Attempt, conspiracy and solicitation offences refer to the act of taking steps towards committing a crime, but not necessarily going through with the crime itself. A criminal attempt can be described as a substantial attempt at planning to commit a crime.
An example of this would be attempted murder. Another example would be where a person has been caught breaking a window in order to gain access to a building for the purpose of theft. Even if the building is not actually entered, the person could be charged, as long as it can be established that the person intended to commit a theft. It is irrelevant that the intended crime was not actually committed, or that it may have been impossible to complete the intended objective.
A conspiracy to commit crime occurs when two or more people contrive to commit a crime. This conspiring must be accompanied by an actual overt act, which indicates that the people involved actually intend to commit a crime. An example of a conspiracy would be where four people conspire to murder a person – if two of the people commit the murder, one helps by providing a fake alibi, but the other decides he or she does not want to be part of the actual murder, all four may still be charged, regardless of whether they were directly involved in carrying out the crime or not.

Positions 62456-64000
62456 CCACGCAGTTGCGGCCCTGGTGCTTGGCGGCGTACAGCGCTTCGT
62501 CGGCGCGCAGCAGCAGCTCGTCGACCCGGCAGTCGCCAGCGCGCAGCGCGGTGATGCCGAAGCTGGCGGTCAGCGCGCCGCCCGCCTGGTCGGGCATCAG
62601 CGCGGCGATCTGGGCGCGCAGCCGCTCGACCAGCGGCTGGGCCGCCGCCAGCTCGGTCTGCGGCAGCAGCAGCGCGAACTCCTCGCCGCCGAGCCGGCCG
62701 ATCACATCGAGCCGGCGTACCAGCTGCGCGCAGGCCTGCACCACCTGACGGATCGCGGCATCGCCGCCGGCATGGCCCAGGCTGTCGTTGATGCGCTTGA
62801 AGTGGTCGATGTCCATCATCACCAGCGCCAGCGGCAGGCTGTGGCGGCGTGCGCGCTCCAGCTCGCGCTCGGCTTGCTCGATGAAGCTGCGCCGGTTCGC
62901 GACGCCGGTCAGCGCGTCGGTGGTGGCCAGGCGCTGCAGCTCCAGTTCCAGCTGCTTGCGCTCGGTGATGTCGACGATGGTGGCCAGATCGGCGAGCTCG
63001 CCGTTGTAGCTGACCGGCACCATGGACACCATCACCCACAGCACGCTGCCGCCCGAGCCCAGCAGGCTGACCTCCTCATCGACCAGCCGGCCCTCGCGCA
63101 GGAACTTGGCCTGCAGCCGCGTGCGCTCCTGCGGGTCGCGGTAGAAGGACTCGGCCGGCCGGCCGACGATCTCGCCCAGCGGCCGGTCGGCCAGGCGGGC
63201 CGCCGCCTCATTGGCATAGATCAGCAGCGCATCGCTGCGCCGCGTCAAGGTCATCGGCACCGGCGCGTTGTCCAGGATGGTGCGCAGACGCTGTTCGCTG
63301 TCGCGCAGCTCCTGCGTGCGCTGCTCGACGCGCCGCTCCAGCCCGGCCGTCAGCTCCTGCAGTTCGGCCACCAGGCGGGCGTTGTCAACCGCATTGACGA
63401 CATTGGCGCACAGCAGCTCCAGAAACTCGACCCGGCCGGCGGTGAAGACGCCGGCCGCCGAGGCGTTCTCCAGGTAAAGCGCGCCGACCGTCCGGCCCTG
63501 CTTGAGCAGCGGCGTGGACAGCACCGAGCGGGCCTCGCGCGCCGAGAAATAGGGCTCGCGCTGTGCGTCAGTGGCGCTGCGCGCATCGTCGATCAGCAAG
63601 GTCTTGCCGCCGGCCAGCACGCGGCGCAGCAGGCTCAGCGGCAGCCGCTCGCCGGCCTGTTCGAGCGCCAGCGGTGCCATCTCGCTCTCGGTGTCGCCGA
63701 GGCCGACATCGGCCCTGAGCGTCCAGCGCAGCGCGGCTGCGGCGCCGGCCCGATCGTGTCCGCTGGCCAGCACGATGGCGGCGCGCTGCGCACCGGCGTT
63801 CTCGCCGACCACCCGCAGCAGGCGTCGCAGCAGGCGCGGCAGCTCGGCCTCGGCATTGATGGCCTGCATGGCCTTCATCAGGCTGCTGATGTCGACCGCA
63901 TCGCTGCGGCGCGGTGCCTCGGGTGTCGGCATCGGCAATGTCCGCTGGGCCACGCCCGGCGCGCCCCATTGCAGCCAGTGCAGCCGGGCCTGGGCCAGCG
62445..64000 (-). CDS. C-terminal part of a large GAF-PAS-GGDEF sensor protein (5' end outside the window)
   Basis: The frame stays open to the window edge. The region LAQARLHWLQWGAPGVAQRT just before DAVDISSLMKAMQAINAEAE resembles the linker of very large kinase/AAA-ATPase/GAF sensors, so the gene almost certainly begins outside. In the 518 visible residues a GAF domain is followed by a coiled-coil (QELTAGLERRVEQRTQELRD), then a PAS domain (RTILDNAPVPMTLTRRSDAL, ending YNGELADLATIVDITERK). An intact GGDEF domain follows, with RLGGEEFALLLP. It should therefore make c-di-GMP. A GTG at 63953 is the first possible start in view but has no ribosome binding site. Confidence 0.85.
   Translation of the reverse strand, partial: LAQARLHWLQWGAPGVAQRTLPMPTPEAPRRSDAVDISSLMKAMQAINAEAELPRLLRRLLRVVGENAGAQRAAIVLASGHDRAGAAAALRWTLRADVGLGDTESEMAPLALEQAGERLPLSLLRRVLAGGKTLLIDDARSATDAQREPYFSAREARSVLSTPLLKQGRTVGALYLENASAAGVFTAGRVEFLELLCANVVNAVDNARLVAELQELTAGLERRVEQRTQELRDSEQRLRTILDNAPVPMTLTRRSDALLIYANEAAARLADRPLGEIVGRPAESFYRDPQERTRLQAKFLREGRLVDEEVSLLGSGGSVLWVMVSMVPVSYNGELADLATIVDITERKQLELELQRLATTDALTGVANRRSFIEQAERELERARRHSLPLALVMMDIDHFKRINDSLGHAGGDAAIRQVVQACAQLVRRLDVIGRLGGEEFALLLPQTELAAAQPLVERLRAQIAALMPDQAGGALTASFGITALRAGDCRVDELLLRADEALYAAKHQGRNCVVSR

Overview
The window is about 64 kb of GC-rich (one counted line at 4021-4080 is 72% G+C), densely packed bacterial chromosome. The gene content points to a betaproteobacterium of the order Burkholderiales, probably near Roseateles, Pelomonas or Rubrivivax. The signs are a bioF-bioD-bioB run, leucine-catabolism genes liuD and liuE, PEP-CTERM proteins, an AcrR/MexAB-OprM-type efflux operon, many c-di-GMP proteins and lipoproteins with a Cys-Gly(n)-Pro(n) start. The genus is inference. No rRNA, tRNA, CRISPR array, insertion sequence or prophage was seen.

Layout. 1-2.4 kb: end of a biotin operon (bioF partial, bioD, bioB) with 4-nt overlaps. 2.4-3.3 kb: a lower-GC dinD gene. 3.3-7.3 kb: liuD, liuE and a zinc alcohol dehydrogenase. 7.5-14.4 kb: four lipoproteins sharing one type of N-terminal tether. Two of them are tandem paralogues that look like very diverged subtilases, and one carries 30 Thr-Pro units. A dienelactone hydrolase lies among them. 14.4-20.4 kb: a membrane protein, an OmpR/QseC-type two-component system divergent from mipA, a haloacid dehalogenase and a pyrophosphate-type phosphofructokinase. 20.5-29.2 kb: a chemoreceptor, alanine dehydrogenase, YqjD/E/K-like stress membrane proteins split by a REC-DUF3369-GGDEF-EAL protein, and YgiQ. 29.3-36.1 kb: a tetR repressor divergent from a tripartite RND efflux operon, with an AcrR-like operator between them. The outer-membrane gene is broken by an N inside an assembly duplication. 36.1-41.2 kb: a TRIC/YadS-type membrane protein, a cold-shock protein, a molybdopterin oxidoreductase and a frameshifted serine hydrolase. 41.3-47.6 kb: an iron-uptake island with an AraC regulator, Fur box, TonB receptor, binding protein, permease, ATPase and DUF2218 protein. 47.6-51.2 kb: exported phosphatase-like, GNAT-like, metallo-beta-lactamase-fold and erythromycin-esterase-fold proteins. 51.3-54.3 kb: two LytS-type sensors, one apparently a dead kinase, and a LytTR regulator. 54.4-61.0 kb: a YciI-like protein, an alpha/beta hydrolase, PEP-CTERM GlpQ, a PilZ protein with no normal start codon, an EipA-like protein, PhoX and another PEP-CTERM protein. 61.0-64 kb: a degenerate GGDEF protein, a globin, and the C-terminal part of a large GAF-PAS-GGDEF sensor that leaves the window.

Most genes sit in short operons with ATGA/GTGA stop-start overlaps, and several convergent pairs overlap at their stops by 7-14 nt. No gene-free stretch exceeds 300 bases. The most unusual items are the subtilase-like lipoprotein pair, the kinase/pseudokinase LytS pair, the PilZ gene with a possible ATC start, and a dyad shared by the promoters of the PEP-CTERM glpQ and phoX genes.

A criminal solicitation can be described as a person’s attempt at making somebody else commit a crime. This may be achieved through soliciting, requesting, commanding, harassing or threatening another person to commit a crime. Even if the other person refuses to commit the crime requested, the defendant can still be charged.
An example of this would be where a person has asked another person to perform a sexual act for money (prostitution). Even if the other person refuses (making them not guilty of the crime), the person making the request can still be charged.
This article provides basic information only and is not a substitute for a professional or legal advice.